Houdini 20.0 Executing tasks with PDG/TOPs

Cooking/Executing the TOP network

How to cause the TOP network to actually do the work and produce the results specified by the network.

On this page

See also visualizing TOP network performance.


The TOP network attempts to minimize extra work by only re-doing work that changed (or might have changed) since the previous cook. This means a cook might do no work at all if nothing has changed.

TOPs uses a concept of marking work items “dirty” if they are (or might be) out of date and need to recook. The following rules how the TOP network decides what to recook.

  • If a node generates different work items than it did in the previous cook, it dirties all subsequent nodes.

  • Nodes that deal with external files (files not created within the TOPs network), such as File Pattern and Geometry Import, scan the files when they start and mark existing work items dirty if the corresponding file has changed.

  • Nodes that reference external Houdini nodes (such as ROP Geometry Output) check the references data when they start and mark existing work items dirty if the data has changed.

  • TOPs does not currently check input and output result files. For example, deleting or replacing an intermediate file will not automatically dirty work items that use that file as input.

  • Any work item whose attributes have changed since the last cook are considered dirty.

  • Changing parameters on a node dirties the node (since most work items are generated based on both incoming work items and parameter values).

    When parameters on a TOP node change (meaning the node must recook), the status icon next to the node becomes dim:

  • You can manually mark a work item, node, or the entire network dirty to force it to recook.


To...Do this

Cook the parts of the network that need cooking

Choose Tasks ▸ Cook Output Node.

Cook a single node (only if it needs cooking)

  • Select the node and choose Tasks ▸ Cook Selected Node


  • Right-click the node and choose Cook this node.

Force Houdini to recook the entire network

Choose Tasks ▸ Dirty and Cook Output Node.

Force a single node to cook

  • Select the node and choose Tasks ▸ Dirty and Cook Selected Node.


  • Right-click the node and choose Dirty and cook this node.

Mark the entire network dirty but don’t recook yet

Choose Tasks ▸ Dirty All.

Generate all static work items but do not cook anything

Choose __Tasks > Generate Static Work Items___.

Generate work items for a particular node, dynamic or static

Right-click the node and choose Generate Node

Recook a single work item

Right-click the work item dot and choose Cook task.

Mark a single work item dirty but don’t recook yet

Right-click the work item dot and choose Dirty task.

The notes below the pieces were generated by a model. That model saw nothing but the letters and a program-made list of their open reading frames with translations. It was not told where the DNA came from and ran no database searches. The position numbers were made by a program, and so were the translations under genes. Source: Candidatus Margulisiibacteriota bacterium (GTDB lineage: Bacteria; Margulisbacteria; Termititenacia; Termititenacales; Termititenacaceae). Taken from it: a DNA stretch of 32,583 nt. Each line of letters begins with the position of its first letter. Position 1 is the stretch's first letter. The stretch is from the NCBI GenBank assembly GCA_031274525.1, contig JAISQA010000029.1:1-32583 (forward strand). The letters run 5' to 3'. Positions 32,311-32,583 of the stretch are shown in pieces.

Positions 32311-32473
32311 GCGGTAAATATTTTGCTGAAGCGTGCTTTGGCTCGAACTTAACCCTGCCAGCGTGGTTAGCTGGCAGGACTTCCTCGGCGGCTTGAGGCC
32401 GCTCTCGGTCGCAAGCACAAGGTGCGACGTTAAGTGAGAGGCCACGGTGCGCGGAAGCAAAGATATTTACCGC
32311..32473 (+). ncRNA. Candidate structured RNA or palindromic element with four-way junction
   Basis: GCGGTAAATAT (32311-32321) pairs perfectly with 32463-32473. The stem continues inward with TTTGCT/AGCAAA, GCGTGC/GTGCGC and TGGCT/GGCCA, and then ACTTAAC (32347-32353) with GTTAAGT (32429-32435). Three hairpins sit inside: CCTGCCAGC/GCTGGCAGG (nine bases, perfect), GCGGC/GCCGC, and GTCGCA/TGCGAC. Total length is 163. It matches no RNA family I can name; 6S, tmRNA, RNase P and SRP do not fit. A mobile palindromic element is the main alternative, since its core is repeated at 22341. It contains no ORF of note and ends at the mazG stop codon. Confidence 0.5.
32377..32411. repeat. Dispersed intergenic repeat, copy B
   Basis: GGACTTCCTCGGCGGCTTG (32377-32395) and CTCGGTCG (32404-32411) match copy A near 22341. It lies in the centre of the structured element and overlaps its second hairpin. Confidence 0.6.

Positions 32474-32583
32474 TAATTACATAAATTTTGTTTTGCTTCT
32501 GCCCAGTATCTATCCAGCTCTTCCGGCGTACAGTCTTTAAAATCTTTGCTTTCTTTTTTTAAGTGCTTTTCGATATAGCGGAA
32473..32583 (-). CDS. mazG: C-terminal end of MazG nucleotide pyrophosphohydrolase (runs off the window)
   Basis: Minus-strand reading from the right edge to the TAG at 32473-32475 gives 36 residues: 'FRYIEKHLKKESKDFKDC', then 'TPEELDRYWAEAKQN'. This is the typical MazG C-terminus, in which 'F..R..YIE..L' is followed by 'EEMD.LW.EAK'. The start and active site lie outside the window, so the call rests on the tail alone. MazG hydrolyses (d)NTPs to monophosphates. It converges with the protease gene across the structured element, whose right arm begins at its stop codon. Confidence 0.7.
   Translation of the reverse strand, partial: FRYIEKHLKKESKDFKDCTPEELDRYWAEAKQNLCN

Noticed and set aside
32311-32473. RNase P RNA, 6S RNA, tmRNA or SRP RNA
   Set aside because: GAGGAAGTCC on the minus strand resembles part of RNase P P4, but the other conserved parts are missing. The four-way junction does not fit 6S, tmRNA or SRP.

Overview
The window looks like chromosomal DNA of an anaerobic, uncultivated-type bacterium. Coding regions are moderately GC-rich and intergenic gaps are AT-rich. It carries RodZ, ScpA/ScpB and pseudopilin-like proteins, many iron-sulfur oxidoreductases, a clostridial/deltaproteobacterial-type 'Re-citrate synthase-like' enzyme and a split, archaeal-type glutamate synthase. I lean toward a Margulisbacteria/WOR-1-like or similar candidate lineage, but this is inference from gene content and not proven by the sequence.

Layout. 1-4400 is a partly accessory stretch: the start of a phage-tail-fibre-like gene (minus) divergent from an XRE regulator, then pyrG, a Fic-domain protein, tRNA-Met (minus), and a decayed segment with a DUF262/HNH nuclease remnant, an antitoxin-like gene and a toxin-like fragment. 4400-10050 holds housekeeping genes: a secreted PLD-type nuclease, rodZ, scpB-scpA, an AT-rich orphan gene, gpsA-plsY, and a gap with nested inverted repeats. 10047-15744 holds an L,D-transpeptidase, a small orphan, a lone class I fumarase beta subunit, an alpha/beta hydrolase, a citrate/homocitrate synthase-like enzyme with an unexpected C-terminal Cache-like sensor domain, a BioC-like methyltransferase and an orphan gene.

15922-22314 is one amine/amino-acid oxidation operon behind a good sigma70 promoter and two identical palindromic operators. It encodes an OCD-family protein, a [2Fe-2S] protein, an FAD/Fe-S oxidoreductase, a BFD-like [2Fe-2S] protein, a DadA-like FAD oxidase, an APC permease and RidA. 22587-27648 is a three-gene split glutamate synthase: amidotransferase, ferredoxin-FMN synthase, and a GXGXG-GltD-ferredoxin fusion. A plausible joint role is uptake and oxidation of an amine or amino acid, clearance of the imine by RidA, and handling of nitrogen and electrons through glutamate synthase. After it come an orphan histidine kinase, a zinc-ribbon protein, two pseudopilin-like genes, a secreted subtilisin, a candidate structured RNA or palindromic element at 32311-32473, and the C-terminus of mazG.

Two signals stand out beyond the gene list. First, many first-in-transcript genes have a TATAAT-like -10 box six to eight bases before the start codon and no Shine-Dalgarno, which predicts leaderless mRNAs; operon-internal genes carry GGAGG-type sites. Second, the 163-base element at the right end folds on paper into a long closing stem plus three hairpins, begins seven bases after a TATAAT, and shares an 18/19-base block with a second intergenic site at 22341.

Limit the number of resources used by the local scheduler

See resource limits

Cook the entire graph on the farm, disconnected from the current session

Each farm scheduler node has UI for this, which is called Submit Graph As Job. For example see HQueue.

Output flag and output nodes

  • Inside a TopNet, the output flag controls which node the network “works toward”. Only nodes upstream from the node with the output flag cook when you ask the network to cook.

  • Inside a TOP subnetwork, if the subnet has an Output node, it represents the output of the subnet, ignoring any output flag.

  • If you create multiple Output nodes inside a TOP subnet, the subnet will have multiple output connectors, similar to the Split TOP.

Cooking From Command Line

Often a pipeline will need to execute a top net non-interactively from a script of some kind.

To...Do this

Cook a top network from hscript

Running hbatch gives you an HScript command-line environment. Use the topcook hscript command to execute the network:

% hbatch myscene.hip
hbatch Version ... (Compiled on ...)
help topcook
topcook /tasks/topnet1

Cook a top network using python

Executing the topcook.py utility script with the hython command line program:

% hython $HHP/pdgjob/topcook.py --hip myscene.hip --toppath /tasks/topnet1
Running Houdini ... with PID ...
Loading .hip file .../myscene.hip
Given Node 'topnet1', Cooking Node '..'
Local Scheduler: Max Slots=..., Working Dir=...
Finished Cook
Work Item States:

Cooking From HOM

To...Do this

Cook a TOP network in a HOM script

To tell Houdini to cook a TOP network in HOM, find the parent network, find the TOP node inside with the output/display flag, and call the hou.TopNode.cookWorkItems method on it.

net = hou.node('/tasks/topnet1')
to_cook = net.displayNode()

# Blocking cook of PDG graph

Cook a TOP network while watching for a file change

Similar to the above, but done while monitoring for a file change in a loop. Instead of a file we could be checking for a Perforce change, or polling a message queue. Note that this could be improved by using a robust file watching library instead of simply checking mtime.

import hou
import os
import time

graph_file = '/tmp/doit.hip'
watch_file = '/tmp/watch.txt'

net = hou.node('/tasks/topnet1')
to_cook = net.displayNode()

# Make sure the network is initialized (PDG network created from TOP network)
to_cook.cookWorkItems(block=True, tops_only=True)

print('Watching for changes - Ctrl-C to exit...')

mtime = os.path.getmtime(watch_file)
    while True:
        mtimep = os.path.getmtime(watch_file)
        if mtimep != mtime:
            mtime = mtimep
            # Blocking cook (execute) of PDG graph
            # Reset the graph
except KeyboardInterrupt:

Adding TOP network cook controls to any node